TIPS FOR TACKLING WINTER FISHING ON MORETON BAY - The Community Leader and Real Estate New and Views


It’s Ekka time, which means westerlies and great fishing in the bay, especially as the wind drops and the days become glassy.

August is not only the start of the Ekka, it’s also the time to start looking for the migrating whales heading south with their calves coming in for a rest inside Moreton Bay. September is a better time to spot them, but we have had them come in as south as Peel Island over the years. The trouble is it’s hard to go fishing when you see these majestic mammals with their babies in front of you.

Fishing for whiting this time of year is as good as it gets. There will be plenty from the Chain Banks into the small boat channel, all the way to the Rous, Amity Banks, Maroon Gutter, Sand Hills and Blue Hole, so there’s no excuse not to get out and get a feed.

School mackerel are better at the end of the month, which is normally the time all the 35 to 45cm fish are in their thousands. I remove the barb on the spoons as it is easier to release all the babies – there are big fish mixed in so it’s a matter of finding them between all the small ones.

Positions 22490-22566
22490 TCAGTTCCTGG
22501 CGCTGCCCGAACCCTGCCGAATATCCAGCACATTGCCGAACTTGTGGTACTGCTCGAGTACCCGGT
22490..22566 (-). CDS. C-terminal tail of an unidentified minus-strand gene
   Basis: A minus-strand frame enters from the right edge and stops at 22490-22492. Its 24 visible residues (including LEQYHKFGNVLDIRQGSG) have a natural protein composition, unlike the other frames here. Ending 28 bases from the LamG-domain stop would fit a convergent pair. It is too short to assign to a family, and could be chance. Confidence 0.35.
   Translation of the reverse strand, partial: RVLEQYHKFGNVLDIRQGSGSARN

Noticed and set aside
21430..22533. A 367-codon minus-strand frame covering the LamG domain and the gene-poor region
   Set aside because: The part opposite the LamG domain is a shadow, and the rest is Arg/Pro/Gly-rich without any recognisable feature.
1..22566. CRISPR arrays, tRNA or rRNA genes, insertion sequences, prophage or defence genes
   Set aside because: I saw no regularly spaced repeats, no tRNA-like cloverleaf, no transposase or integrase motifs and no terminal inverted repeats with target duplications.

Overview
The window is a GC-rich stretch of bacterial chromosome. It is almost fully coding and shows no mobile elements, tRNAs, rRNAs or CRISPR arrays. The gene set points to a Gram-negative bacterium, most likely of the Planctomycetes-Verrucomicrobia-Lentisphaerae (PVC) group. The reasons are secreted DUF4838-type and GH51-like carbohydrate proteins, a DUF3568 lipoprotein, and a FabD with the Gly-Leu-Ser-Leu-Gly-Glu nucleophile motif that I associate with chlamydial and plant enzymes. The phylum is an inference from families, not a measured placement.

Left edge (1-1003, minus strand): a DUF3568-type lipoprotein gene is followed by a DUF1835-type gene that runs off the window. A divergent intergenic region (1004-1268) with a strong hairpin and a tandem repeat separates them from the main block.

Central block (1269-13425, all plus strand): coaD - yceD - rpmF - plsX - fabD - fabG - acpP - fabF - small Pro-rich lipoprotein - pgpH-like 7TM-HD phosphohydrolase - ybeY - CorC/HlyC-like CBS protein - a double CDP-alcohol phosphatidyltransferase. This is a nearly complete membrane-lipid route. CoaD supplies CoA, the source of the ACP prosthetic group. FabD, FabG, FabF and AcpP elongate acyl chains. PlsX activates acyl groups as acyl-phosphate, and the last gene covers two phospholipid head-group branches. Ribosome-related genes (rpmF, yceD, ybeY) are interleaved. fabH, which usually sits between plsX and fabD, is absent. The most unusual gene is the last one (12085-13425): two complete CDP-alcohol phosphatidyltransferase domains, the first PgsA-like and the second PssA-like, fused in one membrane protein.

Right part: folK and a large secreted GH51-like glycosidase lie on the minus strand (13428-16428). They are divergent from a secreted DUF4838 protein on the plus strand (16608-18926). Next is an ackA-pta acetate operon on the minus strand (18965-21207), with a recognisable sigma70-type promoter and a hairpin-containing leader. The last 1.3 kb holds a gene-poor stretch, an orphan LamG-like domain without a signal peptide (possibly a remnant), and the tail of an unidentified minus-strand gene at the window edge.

Cuttlefish and arrow squid are in the deeper water on the eastern side of the mainland and the Bay Islands, just off the bottom. Last year we were getting them even in the weed banks where the whiting were.

Snapper and squire season re-starts mid-month, and if history repeats we are going to have plenty for the dinner plate.

So enjoy the bay, but please be careful with the westerlies in smaller boats this time of year. The bay looks glassy from shore, but it’s incredibly rough and treacherous when heading back, especially around the mouth of the river with wind against tide.

For weekly and daily updates on fishing in Moreton Bay and whale sightings, you can see my latest info at, Moreton Bay reports.


Photos: Spero Kartanos.

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